Tax Credits

ALL CREDITS

One way for a person to be considered a tax dependent is if they are a “qualifying child.”The age requirement for those dependents increases from under 19 to under 24 for full-time students.

CHILD TAX CREDIT (CTC)

There are no special CTC rules for college students. If a college student meets all of the requirements, s/he may claim the credit.

EARNED INCOME TAX CREDIT (EITC)

For the purposes of the EITC, qualifying children include children who are younger than the head of household (or spouse) that are under age 19 OR under age 24 and a full-time student.

EDUCATION TAX CREDITS

Only students and those who claim students as tax dependents are eligible to claim educational tax credits. For the American Opportunity Tax Credit, students must be enrolled in a program pursuing a degree or another recognized credential, and must be enrolled at least half-time.

The credit may only be claimed for the first four years of post-secondary education. For the Lifetime Learning Credit, students do not need to be pursuing a degree or another recognized credential, and can be enrolled in one
or more classes. The credit may be claimed for all years of post-secondary education and for courses that are designed to help students acquire or improve job skills.

****Click HERE to schedule a FREE tax preparation appointment****

Financial Aid

PELL GRANTS

Pell Grants may be awarded to undergraduate students who have not yet earned a bachelor’s or professional degree, and some students enrolled in post-baccalaureate teacher certificate programs. Students may only receive Pell for a lifetime total of 12 semesters.

Health Insurance

MEDICAID FOR ADULTS UNDER 65 AND CHILDREN/NC HEALTH CHOICE

Scholarships, awards, or fellowship grants used for education purposes and not for living expenses are not included in the income calculation.

MEDICAID FOR AGED, BLIND, AND DISABLED INDIVIDUALS
Grants, scholarships, and fellowships that is not used to pay current tuition or other educational expense but will be at a future date is excluded from resources for 9 months after receipt. All financial assistance received by undergraduate/graduate students for educational purposes made under the Higher Education Act of 1965 (HEA) or Bureau of Indian Affairs (BIA) student assistance programs is excluded from income and resources regardless of use.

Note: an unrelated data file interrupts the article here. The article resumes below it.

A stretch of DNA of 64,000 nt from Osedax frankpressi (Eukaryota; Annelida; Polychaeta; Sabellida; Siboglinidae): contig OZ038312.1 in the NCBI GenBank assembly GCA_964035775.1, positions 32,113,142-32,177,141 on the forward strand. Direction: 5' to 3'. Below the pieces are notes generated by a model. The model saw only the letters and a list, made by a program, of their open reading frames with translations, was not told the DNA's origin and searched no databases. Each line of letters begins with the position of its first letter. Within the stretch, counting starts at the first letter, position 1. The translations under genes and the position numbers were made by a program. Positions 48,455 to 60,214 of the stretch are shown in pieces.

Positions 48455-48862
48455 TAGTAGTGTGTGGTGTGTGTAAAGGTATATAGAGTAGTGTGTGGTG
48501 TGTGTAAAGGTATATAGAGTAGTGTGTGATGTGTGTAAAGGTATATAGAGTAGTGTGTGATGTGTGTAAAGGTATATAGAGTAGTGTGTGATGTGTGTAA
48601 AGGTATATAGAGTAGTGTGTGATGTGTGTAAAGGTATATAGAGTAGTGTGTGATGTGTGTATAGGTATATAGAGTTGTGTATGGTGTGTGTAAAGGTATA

SUBSIDIZED QUALIFIED HEALTH PLAN (SQHP)

Scholarships, awards, or fellowship grants used for education purposes and not for living expenses are not included in the income calculation. College students may choose to purchase a subsidized qualified health plan even if they have access to a student health plan.

Utility Assistance

Low Income Energy Assistance Program (LIEAP)
Countable income for LIEAP does not include educational assistance used for tuition, mandatory fees, materials and supplies related to the course of study, books, transportation, and miscellaneous expenses including, but not limited to, professional membership dues, journal subscriptions, meals for commuting students, and clothing. Educational assistance used for room and board expenses IS counted.

For more information about how to enroll into these above resources, email us at singlestop@waketech.edu.

 

New Week, Same Goals

Hey Students,

We are almost through the month of January! It just seems like yesterday we were welcoming you back into classes. We wanted to take some time to reflect on this past month and inform you about some exciting things we have coming in February.

January is National Mentoring Month and we were able to learn more about how Pathways Male Mentoring Services provides information and resources to you all as students. William Kincy, the Pathways Program Coordinator, is an excellent resource and a great ally to have as you continue your journey towards academic success.